Also on Netflix I finally got around to finishing Wizards Vs Aliens, which I started ages ago (cute but ultimately unmemorable and not something I'll ever rewatch, most likely), and the second season of Unbreakable Kimmy Schmidt (which just upped the amibvalence I feel about it as a show I don't really know why I watch it).

In first-run live TV:

Once Upon A Time frustrates me so much. I don't understand why the writers do what they do and I strongly suspect the writers don't understand, either.

Elementary continues to be excellent, I'm very pleased with it.

The Magicians is doing some interesting things and some frustrating things and as long as the interesting things outweigh the frustrating things I'll be happy with it. So far I like how they're balancing the Fillory and Brakebills plots, and the bank heist episode was GREAT.

This Is Us just kept making me Feel Things straight to the end, it's really astonishing how effective that show is at emotional manipulation.

Star Wars Rebels ended its third season and everything is happening and Obi-Wan in Twin Suns was fantastic and I'm so worried about Kanaan.

The DC shows are...largely frustrating me. It doesn't feel like anything is happening on Arrow even when things are objectively happening. Mon-El on Supergirl irritates me and then they saddled me with unexpected Kevin Sorbo (although at least they then killed him off onscreen, I do appreciate that). The crossover musical episode with The Flash was cute but underused its musical concept and badly underused Jeremy Jordan. (The dads' song was the best part.) I am enjoying the current plot arc on Legends Of Tomorrow, at least, and I may never get over Rip the cake designer in the most recent episode. Powerless is cute and I don't feel strongly about it at all.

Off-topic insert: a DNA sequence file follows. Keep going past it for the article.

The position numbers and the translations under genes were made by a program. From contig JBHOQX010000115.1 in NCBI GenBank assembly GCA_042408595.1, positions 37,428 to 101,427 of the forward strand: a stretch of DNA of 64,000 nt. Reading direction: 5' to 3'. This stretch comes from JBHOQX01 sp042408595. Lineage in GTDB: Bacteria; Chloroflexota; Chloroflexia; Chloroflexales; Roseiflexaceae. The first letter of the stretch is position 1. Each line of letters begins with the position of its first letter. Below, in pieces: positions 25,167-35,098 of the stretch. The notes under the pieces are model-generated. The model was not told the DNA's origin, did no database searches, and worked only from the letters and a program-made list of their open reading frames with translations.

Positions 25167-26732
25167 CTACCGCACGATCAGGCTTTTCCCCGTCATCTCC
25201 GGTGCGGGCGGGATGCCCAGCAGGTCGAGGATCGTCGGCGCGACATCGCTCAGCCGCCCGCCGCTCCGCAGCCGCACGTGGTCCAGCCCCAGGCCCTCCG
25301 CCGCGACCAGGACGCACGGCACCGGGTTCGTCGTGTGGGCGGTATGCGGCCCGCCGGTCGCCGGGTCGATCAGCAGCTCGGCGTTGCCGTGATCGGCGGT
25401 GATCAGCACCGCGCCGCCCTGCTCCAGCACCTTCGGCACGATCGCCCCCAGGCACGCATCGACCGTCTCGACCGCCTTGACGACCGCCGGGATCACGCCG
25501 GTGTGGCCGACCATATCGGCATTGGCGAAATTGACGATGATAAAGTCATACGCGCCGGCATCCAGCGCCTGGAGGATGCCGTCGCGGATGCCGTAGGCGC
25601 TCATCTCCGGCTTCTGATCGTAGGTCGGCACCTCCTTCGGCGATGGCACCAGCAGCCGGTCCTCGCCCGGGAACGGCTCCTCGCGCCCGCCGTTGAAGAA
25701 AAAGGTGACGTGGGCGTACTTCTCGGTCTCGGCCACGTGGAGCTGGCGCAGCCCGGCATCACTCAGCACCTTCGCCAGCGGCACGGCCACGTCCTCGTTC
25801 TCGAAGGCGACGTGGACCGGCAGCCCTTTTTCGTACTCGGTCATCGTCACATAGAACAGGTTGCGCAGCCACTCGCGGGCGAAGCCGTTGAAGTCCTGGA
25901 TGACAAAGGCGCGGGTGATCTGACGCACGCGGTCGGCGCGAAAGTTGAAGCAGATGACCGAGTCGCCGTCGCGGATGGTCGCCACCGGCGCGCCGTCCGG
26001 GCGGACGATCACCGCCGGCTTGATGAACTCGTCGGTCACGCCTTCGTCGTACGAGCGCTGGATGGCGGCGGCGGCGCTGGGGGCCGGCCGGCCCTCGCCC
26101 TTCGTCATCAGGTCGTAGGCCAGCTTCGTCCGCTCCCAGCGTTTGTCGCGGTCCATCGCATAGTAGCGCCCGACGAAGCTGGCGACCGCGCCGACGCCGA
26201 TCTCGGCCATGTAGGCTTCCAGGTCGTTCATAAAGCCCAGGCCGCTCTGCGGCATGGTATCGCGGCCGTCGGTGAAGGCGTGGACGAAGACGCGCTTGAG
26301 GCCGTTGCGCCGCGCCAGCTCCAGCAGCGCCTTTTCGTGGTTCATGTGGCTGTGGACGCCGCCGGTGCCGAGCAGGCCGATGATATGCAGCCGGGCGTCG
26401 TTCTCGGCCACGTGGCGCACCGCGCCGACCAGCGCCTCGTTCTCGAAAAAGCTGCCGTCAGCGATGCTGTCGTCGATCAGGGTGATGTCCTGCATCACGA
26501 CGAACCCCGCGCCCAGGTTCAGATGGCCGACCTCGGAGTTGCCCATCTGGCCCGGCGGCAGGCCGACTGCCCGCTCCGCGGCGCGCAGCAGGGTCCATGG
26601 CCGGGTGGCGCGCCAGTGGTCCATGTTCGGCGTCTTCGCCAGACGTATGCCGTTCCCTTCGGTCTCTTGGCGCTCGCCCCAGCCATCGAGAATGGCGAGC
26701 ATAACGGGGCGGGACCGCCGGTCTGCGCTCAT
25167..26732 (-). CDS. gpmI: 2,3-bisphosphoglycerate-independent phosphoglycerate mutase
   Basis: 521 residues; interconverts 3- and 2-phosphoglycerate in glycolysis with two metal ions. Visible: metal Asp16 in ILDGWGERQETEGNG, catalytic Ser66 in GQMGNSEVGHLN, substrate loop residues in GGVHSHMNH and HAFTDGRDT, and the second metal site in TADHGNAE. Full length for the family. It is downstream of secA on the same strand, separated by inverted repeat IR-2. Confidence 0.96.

And it doesn't really fit in this post, but I can't resist pointing out that Doctor Who comes back in two weeks and there are some excellent spoilers floating about...

Movies:

I watched five new-to-me movies this month: Moana, Tangled: Before Ever After, the 2016 remake of Pete's Dragon, the 2017 remake of Beauty And The Beast, and Máthair, an Irish-language short film available on YouTube. It was a Disney-heavy month.

I've wanted to see Moana since before it came out, but didn't have the chance to catch it in theaters. It's out on DVD/Blu-Ray now, which means I finally got to sit down and watch it, and it completely lived up to expectations; I loved it and will be rewatching it many, many times.

I already posted my thoughts about Beauty And The Beast.

I highly recommend watching Máthair; it's under four minutes long and incredibly moving. (And good Gaeilge practice.)

I rewatched Muppets From Space because it was airing on TV and I wasn't intending to watch anything else. It's far from the best Muppets movie, but Muppets > most non-Muppets, so.

Music:

The Tossers released a new album, Smash The Windows, which I enjoyed a lot; it's good, solid Celtic Punk which is exactly what I want from The Tossers. Although The Horses reminds me very much of The Pogues' Bottle Of Smoke, except Bottle Of Smoke is better.

Flogging Molly also (finally) announced the release date of their new album. Life Is Good will be released on June 2, which feels like a lifetime away (it's been six years since their last album was released!) but at least there's a date to look forward to now.